Logos are a necessity for any business. A logo doesn’t have to be fancy. Even if the logo is just the company’s name in a certain font, that combination gives consumers and customers a certain feel for the company. That logo now has a personality and a brand that communicates with people.
It gives customers a feeling of security. Start-ups that don’t have any money are generally the businesses without logos. If you have the money and the initiative to create a logo, that tells customers that you plan on being around for a long time. Your business will look more stable with a logo across all materials.
It can focus your marketing materials. If your business card has a different look and feel from your brochures, which have a different look and feel from your letterhead, you won’t look like a unified company. Some might think they’re looking at marketing materials from different companies. By focusing your marketing materials, your business looks more professional. You look like a company that can be counted on.
Creating a Logo
Many logos have some sort of shape: Target has the bulls eye, Nike has the swoosh, etc. That’s not to say you can’t just use your name. FedEx comes to mind (although theirs has an arrow shape between the “E” and the “x”, which is so clever – I love it!) along with Hobby Lobby. Lowe’s is mostly their name, albeit with an outline of a roof around it. But see, that just shows how simple a logo can be and still be effective. You don’t need fancy graphics – you just need something that is unique that consumers will know is yours and not your competitors’ down the street.
Now this logo isn’t for a company, it’s for Reno’s green initiative, but it’s a good example of what could be a logo based on type. This could easily be Reno’s green initiative logo.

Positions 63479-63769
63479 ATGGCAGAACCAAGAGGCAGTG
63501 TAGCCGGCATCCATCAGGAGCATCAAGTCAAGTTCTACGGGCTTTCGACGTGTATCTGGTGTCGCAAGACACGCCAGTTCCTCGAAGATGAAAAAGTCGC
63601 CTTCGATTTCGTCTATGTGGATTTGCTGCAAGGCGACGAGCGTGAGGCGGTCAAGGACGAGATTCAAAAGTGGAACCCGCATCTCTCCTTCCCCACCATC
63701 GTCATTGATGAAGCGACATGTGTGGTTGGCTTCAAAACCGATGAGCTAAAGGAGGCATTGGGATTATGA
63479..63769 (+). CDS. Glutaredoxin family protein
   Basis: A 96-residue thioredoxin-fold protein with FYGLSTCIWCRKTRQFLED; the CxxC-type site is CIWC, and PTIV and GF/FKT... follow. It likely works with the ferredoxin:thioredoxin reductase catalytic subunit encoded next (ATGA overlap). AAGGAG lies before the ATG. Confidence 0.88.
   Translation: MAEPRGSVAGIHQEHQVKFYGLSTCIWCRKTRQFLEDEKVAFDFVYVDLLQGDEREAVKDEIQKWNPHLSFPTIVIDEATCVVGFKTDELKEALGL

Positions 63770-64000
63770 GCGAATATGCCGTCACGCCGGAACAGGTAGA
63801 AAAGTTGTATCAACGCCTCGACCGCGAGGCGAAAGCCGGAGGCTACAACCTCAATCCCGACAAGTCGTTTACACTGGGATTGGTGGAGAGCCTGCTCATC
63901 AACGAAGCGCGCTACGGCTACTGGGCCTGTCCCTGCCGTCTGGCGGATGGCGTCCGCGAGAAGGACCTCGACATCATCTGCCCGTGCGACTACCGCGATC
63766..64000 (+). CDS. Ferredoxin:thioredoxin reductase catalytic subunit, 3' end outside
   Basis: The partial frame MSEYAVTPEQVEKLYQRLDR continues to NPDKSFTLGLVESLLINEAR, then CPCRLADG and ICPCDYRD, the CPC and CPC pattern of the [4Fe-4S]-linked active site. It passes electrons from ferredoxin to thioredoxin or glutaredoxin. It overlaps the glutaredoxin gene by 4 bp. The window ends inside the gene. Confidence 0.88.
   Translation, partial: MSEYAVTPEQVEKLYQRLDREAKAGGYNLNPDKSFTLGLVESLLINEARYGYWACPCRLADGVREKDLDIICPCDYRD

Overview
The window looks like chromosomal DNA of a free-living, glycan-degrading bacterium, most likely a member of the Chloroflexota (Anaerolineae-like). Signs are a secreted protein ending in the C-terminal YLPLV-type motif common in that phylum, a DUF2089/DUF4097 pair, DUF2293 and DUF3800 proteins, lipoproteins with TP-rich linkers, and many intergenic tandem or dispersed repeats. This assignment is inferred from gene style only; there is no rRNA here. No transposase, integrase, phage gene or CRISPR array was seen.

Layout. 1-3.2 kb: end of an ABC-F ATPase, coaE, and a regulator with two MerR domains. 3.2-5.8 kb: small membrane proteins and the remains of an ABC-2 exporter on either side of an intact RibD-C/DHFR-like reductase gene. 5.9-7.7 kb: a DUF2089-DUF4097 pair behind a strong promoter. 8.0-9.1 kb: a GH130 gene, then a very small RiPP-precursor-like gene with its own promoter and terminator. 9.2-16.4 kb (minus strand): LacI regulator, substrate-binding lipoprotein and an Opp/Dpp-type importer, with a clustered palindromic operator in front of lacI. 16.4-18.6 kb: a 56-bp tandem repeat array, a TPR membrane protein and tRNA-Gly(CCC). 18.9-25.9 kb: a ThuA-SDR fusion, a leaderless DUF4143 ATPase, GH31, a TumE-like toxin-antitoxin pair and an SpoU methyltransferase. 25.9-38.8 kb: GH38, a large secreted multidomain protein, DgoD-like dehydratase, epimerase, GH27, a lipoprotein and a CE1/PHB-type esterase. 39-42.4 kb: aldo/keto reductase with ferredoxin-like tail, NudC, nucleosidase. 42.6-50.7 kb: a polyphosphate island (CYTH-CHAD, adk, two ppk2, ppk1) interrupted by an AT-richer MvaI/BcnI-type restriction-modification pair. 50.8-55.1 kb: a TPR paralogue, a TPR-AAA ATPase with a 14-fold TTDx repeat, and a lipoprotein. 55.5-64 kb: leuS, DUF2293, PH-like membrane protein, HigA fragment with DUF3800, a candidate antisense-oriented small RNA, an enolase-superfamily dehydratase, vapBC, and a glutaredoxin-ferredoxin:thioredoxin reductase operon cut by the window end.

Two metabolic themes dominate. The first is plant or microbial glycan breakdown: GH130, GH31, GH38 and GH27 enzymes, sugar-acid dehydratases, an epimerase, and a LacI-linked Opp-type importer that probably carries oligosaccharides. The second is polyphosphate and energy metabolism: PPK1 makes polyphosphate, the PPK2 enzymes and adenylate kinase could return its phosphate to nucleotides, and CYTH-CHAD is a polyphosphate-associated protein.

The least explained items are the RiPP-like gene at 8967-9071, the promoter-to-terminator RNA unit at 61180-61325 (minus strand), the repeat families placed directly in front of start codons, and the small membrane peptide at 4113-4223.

Even without the tree background, the words could stand on their own on a business card or letterhead. The leaves and branches growing out of the “green” as well as the coloring adds to the uniqueness of the logo. The connection of the “p” and “g” also give a feeling of growth. And by changing the weight of the font of “reno” it gives the logo some depth and focus.
Do some research into businesses like yours for logo ideas. Don’t steal anyone’s idea, but use other logos as a jumping off point.
Look at fonts to see which give off the personality and brand of your business. A cursive font would work for a whimsical store but not a lawyer’s office.
Pick colors that represent the feeling you want. Research color psychology – color affects people’s thinking. Red can make people aggressive while blue can be relaxing.
Design a clean logo. Less is more when it comes to logos. The more lines and images you have, the worse it’ll be. Pick no more than two fonts and no more than two images to create your logo. Generally, one of each is plenty and the best logos only use either text or an image – not both (Nike, Target).
Don’t use clip art and don’t get trendy with the design. Your logo should stay with you for at least 5 years, or better yet, for at least 20 before you change it. If you keep changing your logo, your customers won’t know how to recognize you.
Above all, your logo needs to be memorable and it has to be unique to your company. Get lots of second opinions on logo options and pick the one that conveys your company’s values the best.